Thompson’s six song EP is titled Bloody Noses and the songs all dangle from the same threads of confusion, fear, hope and faith. No matter our profession or artistic drive, at the present we are all facing the same world issues in addition to our own private battles. Richard Thompson has always been adept at bringing the dark into the light and revealing to his listeners that no matter how black the evening, we may never witness the dawn, and that is ok.
Recorded at home with all instruments played by himself (guitar, mandolin, percussion) and additional vocals by his partner Zara Phillips this all acoustic EP features the usual intelligence, humor and virtuosic playing we have come to expect from RT. Currently the EP is available as a digital download (both MP3 and FLAC), but during one of his recent live streams RT did say we will see a physical release at some point.
The EP begins with the track ‘As Soon As You Hear the Bell’. Using boxing as a life metaphor, Thompson sings richly about accepting the fights and the injuries that may come, and making sure that when the bell rings there will be no giving up. A fitting melodic attitude for our current situations. The hopeful chorus is a cool compress onto the listener’s fresh bruises. Thompson’s acoustic playing is a blend of Curtis Mayfield playing an English folk song groove. Every stringed nuance is magnified through RT’s lacy picking and fresh vocals.
‘She’s A Hard Girl to Know’ follows next on the EP, and in the ‘rock room’s opinion stands alone among the six tracks because of its gossamered picking and shimmering chord changes. The airy arrangement, like many of RT’s songs allow for the narrative to peek through the yellowed pages of melody. Thompson’s construction reflects the ‘unknowability’ of the song’s subject. This aforementioned thematic approach of the ‘wild woman’ that Thompson is often attracted to has also played out in classic Thompson tracks like ‘Beeswing’ and Cooksferry Queen’. Here, Thompson per his usual wont, takes a well-worn look at relationships through a brand new angle and using a specialized lens.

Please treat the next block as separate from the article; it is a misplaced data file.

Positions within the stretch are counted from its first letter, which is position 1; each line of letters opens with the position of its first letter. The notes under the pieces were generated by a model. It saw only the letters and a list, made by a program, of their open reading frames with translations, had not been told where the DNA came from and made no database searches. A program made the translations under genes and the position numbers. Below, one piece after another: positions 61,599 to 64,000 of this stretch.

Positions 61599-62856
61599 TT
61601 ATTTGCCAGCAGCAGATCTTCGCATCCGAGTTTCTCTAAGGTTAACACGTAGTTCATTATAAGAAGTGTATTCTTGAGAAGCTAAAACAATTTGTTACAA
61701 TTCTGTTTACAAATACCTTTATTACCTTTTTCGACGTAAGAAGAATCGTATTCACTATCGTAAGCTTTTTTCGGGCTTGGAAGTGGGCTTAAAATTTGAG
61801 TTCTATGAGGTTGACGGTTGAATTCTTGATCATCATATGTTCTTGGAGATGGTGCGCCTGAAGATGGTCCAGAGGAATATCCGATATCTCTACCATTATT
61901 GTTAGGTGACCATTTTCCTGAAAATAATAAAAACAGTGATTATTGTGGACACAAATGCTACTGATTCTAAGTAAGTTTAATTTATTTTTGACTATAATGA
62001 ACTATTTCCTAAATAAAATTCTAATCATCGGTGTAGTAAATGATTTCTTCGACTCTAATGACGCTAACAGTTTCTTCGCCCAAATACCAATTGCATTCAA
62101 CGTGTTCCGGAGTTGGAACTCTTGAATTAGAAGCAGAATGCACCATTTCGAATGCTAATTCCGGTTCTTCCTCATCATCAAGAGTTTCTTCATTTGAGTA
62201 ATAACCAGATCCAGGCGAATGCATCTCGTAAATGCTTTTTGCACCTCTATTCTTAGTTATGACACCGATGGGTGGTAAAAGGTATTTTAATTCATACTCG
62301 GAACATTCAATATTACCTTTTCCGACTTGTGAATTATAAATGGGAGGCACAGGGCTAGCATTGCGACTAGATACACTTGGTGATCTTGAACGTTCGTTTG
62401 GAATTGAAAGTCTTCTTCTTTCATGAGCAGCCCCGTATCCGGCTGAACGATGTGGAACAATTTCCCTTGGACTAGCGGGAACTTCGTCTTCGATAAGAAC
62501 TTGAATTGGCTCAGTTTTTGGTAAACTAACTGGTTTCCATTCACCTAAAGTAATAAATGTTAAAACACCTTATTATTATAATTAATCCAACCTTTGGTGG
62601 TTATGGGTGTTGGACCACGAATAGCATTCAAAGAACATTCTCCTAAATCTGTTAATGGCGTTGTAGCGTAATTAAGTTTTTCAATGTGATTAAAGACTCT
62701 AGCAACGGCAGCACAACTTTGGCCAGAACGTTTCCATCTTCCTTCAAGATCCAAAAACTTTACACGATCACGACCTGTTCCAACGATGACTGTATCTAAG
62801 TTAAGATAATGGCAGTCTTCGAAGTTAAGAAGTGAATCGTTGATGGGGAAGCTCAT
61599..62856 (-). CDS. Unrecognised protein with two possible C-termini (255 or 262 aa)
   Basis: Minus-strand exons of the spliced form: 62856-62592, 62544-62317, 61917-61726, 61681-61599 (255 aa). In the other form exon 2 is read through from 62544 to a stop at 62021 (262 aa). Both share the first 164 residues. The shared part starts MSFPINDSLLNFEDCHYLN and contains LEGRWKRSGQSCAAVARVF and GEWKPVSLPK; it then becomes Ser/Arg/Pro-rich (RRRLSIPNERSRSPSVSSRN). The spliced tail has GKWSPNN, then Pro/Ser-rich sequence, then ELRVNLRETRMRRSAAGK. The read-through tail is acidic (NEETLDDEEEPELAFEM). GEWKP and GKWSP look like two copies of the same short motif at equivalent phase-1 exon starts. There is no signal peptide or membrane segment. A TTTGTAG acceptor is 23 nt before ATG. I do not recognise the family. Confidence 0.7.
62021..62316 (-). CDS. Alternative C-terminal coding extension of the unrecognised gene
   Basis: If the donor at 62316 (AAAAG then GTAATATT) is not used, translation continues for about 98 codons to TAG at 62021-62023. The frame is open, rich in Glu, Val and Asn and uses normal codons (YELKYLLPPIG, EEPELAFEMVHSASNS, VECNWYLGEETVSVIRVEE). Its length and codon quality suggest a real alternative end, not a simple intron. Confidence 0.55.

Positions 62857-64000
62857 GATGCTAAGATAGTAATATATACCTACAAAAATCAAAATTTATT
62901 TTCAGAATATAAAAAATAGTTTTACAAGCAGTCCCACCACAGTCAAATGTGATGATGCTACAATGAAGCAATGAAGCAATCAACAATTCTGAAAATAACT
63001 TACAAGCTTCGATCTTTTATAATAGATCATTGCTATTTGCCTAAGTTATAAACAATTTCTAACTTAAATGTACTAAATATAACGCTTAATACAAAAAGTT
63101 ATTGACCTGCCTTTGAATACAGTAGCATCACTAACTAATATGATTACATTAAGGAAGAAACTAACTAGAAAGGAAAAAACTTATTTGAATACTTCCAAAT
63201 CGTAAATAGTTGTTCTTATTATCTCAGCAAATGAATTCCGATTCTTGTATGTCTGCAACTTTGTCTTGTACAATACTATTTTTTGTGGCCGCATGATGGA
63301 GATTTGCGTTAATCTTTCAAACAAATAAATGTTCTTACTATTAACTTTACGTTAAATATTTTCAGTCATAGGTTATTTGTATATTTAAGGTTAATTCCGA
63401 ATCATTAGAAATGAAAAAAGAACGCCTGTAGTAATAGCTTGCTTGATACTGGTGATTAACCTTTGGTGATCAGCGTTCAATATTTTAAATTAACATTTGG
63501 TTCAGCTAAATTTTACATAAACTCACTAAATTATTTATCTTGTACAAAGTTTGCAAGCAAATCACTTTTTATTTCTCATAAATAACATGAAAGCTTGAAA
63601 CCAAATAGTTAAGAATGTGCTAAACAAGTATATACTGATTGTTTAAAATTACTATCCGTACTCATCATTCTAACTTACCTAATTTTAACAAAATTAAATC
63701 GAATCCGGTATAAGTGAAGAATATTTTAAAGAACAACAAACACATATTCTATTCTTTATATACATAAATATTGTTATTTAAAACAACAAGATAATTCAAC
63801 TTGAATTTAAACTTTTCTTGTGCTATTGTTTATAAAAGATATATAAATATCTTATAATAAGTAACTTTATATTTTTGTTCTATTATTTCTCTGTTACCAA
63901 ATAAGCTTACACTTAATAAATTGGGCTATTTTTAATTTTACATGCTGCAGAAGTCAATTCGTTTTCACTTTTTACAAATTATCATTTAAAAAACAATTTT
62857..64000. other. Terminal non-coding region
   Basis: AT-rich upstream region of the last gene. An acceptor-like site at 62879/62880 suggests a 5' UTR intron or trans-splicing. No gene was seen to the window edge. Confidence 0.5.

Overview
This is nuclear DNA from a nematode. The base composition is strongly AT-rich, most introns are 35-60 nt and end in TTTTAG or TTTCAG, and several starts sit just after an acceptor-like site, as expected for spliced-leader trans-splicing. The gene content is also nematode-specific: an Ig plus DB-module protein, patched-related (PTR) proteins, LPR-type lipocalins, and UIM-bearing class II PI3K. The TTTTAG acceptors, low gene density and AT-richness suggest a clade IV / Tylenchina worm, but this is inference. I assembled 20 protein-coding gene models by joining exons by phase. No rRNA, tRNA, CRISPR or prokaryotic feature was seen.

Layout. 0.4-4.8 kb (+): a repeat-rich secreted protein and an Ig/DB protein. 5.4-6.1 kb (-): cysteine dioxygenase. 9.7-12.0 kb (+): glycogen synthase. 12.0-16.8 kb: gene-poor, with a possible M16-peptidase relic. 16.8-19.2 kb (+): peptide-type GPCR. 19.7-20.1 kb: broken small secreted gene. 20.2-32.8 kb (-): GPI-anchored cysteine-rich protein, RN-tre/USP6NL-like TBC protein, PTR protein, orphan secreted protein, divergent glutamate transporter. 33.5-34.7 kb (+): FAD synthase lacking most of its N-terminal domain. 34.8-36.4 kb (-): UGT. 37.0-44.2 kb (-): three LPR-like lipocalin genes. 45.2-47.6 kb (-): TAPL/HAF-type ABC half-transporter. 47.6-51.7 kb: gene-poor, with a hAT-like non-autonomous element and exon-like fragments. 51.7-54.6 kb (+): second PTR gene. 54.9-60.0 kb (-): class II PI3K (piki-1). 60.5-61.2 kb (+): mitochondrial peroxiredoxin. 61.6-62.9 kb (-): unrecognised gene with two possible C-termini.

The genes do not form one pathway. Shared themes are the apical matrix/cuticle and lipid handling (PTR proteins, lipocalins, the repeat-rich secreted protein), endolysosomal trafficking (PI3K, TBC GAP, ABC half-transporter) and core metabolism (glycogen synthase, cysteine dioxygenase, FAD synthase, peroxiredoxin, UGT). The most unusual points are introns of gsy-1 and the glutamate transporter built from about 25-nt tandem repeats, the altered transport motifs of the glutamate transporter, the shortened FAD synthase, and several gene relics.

‘If I Could Live My Life Again’, is a track that Thompson was playing during his most recent acoustic tour of January and February of 2020. In addition, RT took to showcasing it during his recent lockdown live streams from home. This typically strong RT track plays out as a tender acoustic blues. Pensive and hopeful, Thompson fingerpicks a muted rock and roll rhythm that is accentuated by plucky chords and dizzying circular licks. To the ‘rock room’ this track brings to mind the contemplation of a lost chap walking wet cobblestone streets wondering why he/she went left when the path bared right. A song of past regret carried by a melody that moves into the future.
Thompson’s talented partner Zara Phillips joins RT on harmony vocals for the next song titled, ‘The Fortress’. This substantial cut is chunky and deliciously catchy. ‘The Fortress’ is our protective shell, our shield, which unfortunately has been breached by disease, media, and disrespecting friends. Life has been interrupted by true realities, and how we react to this and protect our ‘Fortress’ is the true test. Thompson’s verses and melody immediately seep into my head. RT’s chopped strums work with the lo-fi thumping, allowing his descending vocals to wrap around my synapses. The expansive and soaring chorus diverts from the melody quickly and scrawls its message across the fortress entry way. Thompson and Phillip's co mingled vocals inspire hope and induce chills. A wonderful cut.
Track five of the digital EP is titled ‘Survivor’ and is in the ‘rock room’s humble opinion a welcome addition to the Richard Thompson vault of stunning compositions. The song sways with the breeze of a light country waltz and sings with a glass held high and a nod to another fellow survivor. Here the instrumentation is some beautifully prickly mandolin drizzled over the top of RT's acoustic strums. Similarly to all of RT’s most enduring songs, the narrative is the final puzzle piece fitting into one empty space of 1000 different emotions. Thompson is offering a cheers to everyone, those who have lost love, misplaced hope and those who have given up or lost everything but continue to move forward and live. Thank you Richard for these beautiful songs.
The final song, ‘What’s up with You?’ moves with a pulse that RT compared to ‘Celtic Rockabilly’ during his recent online performance of the song. In addition to this musical clue, Thompson also notes a Buddy holly influence. The song swings with jolly attitude, with the title line being the axis in which the song spins. The narrator presses the song’s subject to reveal what exactly the crux of their issue could be. High speed strumming and pure rock riffing bring RT’s six song collection to a wonderful but short close.
Per my usual practice of leaving a link of the music I review, today, I ask if you are reading and are able please visit Richard Thompson’s band camp page: https://richardthompson.bandcamp.com/album/bloody-noses-ep and make a donation. You will not only receive an amazing collection of songs, but you will also assist in keeping Thompson’s head above water during his time off of the road. If you are a fan, getting this EP is a no brainer. If you are just getting to know RT, donate and discover. As previously stated Thompson has said that as things return to a new kind of ‘normal’ his hope is that these songs will get a physical release (vinyl, CD). He also has noted that a second collection of songs are in the oven and will come out when fully baked in the next couple of months. In the meantime, let's ‘now be thankful’ for the songs RT has provided for all of us 'survivors'.